can Christmas bring people together?

Christmas celebrates the coming of Christ into the world. Jesus shows us what God is really like, and shows us what He wants for people. “Glory to God in the highest, and on earth peace, good will toward men.” (Luke 2:14)

Jesus shows that being spiritual is being engaged in the real world. A real Christian faith is so much more than prayer, Bible reading, attending worship services. And, the Christmas story ought to bring peace and good will to all kinds of people.

Yet, only 7% of U.S. churches are racially diverse.[*]

Q: Why? What are the reasons for its being so low?

A: There are three things, and it depends on the group that we’re talking about, but there’s history, there’s culture, and then there’s social networks. [emphasis mine]

Social networks. The sociological factors that affect church life often go understated, often rationalized in theological constructs. Watch the entire interview from PBS Religion & Ethics:

interracial-churches

[*] Religion and Ethics interview with Michael Emerson, author of People of the Dream: Multiracial Congregations in the United States; researchers regard a “mixed” congregation as one with at least 20 percent of its members providing racial or ethnic diversity

Aside: for fans of The Office and/or those who can laugh at their own religions, watch the God, Inc. series over at YouTube; note the difference between “really Christian” and “sort of Christian”]

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3 Responses

  1. D Plum says:

    Hey, man… you know this is a passionate topic for me! It pains me at times to see the same churches that we all applaud be so low in diversity… I was with one “megachurch” church planting pastor, and asked him (actually, I asked his Exec Pastor) why HE thought their church was so “white” – very few blacks, Asians, or Latinos – when the city they're in is (relatively speaking, for the South) pretty diverse. And the answer was the same as I've been given over and over: though they “really would like to see more diversity” in their church, they believe the best way for them to grow is to reach people like them.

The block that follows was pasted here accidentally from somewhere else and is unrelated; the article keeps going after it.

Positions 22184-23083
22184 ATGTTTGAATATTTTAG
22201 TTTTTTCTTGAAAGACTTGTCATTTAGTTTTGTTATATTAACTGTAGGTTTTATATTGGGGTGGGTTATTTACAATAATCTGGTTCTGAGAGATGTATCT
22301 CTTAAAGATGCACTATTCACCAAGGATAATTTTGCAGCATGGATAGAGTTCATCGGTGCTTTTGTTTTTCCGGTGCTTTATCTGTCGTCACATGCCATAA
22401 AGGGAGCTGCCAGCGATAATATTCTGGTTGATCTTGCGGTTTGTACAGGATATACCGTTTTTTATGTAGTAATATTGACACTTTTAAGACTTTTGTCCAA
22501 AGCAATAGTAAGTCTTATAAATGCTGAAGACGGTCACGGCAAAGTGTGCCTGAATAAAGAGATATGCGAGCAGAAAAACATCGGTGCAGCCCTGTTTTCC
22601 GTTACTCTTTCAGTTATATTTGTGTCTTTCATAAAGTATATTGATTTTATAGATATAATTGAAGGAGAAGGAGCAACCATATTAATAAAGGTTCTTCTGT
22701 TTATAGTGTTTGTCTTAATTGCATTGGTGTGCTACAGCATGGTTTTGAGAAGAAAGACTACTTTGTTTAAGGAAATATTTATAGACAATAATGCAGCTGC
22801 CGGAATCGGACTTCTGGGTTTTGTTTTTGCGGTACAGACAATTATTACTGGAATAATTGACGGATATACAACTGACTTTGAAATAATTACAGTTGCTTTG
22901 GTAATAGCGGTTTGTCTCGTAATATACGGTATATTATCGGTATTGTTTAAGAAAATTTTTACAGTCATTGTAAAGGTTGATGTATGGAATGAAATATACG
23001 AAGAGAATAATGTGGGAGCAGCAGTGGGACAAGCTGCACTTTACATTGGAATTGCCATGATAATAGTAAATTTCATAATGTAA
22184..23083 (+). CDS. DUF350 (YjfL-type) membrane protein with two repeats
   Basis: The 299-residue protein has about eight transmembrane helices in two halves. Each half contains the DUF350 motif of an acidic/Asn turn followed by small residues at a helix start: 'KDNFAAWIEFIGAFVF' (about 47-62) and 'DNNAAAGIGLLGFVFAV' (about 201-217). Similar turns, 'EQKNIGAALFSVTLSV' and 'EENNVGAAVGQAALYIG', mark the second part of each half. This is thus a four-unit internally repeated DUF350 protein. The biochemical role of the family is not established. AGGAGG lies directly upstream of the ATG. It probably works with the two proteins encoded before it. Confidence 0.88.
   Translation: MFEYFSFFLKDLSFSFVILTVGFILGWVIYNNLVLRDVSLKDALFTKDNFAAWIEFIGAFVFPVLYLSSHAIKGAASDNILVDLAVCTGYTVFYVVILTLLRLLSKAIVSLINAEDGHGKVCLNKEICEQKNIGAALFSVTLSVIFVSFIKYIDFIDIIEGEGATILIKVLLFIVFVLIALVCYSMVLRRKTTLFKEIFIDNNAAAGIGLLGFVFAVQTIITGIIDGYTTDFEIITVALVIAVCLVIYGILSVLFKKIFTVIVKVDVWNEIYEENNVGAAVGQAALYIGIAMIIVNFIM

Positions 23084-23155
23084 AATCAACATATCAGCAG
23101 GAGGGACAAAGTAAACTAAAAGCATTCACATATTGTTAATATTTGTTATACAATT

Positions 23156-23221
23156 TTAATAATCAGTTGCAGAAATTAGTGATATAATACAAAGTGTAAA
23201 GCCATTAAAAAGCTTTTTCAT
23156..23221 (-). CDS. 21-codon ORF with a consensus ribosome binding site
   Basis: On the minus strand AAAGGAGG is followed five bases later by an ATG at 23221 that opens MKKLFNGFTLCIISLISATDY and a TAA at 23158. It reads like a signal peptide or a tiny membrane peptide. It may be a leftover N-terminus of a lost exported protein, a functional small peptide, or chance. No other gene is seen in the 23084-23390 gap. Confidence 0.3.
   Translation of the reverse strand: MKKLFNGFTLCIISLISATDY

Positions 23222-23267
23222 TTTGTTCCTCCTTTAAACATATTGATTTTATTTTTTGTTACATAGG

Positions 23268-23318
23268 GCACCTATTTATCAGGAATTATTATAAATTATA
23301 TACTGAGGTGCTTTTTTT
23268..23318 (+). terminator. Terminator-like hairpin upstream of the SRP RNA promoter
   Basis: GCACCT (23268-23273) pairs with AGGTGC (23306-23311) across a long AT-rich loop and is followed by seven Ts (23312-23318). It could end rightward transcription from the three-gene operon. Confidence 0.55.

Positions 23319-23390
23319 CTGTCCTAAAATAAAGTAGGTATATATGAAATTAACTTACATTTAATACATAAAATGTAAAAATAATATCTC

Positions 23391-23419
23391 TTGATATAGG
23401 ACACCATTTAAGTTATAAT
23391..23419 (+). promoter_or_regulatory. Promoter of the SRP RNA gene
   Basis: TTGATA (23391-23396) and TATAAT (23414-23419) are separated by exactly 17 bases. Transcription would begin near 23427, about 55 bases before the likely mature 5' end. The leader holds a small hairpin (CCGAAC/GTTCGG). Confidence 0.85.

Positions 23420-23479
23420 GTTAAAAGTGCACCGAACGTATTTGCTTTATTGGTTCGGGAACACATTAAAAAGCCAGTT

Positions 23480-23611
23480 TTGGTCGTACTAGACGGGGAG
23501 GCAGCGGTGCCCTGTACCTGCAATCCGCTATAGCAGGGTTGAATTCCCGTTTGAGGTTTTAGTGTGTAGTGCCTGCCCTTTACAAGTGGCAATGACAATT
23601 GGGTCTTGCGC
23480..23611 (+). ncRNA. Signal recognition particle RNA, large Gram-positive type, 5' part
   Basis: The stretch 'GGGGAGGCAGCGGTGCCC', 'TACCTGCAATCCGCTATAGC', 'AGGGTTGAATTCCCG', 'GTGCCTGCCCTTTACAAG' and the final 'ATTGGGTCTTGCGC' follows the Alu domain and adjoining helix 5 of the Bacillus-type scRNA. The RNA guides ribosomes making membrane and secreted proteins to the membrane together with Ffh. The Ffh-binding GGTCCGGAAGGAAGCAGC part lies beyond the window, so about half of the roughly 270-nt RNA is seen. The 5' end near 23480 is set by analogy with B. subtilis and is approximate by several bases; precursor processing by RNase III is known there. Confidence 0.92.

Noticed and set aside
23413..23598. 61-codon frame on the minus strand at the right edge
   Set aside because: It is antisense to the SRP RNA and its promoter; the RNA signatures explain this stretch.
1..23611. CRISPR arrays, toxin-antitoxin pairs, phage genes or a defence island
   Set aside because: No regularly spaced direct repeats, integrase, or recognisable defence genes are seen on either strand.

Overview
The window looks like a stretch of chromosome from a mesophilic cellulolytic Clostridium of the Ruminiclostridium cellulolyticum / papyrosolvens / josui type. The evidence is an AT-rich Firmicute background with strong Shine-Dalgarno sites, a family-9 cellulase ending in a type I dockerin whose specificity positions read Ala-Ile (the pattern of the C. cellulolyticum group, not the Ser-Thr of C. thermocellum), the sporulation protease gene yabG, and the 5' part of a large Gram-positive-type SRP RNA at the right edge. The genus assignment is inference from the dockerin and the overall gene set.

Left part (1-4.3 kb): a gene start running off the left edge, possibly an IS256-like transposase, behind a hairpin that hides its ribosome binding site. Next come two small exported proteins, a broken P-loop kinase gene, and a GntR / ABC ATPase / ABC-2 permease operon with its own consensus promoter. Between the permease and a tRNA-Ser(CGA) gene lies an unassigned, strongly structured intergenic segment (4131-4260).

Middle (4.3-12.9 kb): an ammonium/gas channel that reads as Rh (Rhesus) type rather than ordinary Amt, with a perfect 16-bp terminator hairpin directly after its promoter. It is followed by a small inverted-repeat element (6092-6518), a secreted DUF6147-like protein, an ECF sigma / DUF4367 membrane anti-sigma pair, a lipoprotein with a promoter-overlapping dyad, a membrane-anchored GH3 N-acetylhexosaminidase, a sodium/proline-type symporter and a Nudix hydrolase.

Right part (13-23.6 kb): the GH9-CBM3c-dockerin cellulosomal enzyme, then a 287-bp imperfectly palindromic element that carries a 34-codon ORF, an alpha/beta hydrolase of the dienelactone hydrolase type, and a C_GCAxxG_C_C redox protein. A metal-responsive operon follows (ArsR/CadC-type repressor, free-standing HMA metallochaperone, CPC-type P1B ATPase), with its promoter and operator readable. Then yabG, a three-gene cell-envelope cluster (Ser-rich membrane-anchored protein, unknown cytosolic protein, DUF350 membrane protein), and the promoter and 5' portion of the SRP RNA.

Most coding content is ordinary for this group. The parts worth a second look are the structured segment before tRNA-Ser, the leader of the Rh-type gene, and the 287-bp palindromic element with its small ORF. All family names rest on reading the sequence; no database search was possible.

Huh?

    I love those guys tremendously, but I have NEVER understood – biblically speaking – that line of thought. So, DJ… how do we help our brothers see the importance of this… for our church, and for our world?

  2. djchuang says:

    D, hearing answers like that shows where some churches place priorities and values — that is, how fast a church can grow (aka, church growth), and since spiritual salvation is the main thing that matters, getting people “saved” or “to make a decision for Christ” supercedes all other considerations.

    So, the question can be asked: what does it take to change that church growth value into something else that more completely reflects the heart of God, e.g. for God so loved the WORLD?

    It's not merely reading the Bible. Our theology and the culture in which we live colors the way we read the Bible, and the way we discuss and work out its implications.

    So, if we only read the Scriptures only with people who look like us, and only read the gold-standard systematic theologies of a particular time and history, that colors one's convictions of how to do church. How can that be changed, eh?

    Another thought: a growing number of voices are saying that the how we measure success in a church cannot be attendance numbers. Developing a scorecard that better quantifies God's values and God's priorities is one thing that's desperately needed.

  3. Steve says:

    What an interesting report. A few thoughts and questions:

    (BTW, I am white, and it does matter to the discussion…)

    1. I was blown away by the comment that black churches are afraid of whites taking over. I had never thought of that, and it almost argues to me for continuing segregation: if the church is the only institution where African-Americans can experiment with and learn about organization, teamwork and leadership, I think that's a pretty valuable thing.

    2. Do we have a duty to value racial diversity over worship style when choosing a church? For that matter, where do we rank it among all of our criteria in choosing a church, and does that ranking reflect our society's influence on our interpretation of scripture?

    3. The comment from one pastor who said the real tipping point was when his congregational balance shifted to where everyone was a minority made a lot of sense to me, but it's not mathematically possible to see that in every church, unless a whole lot of white people stay home.

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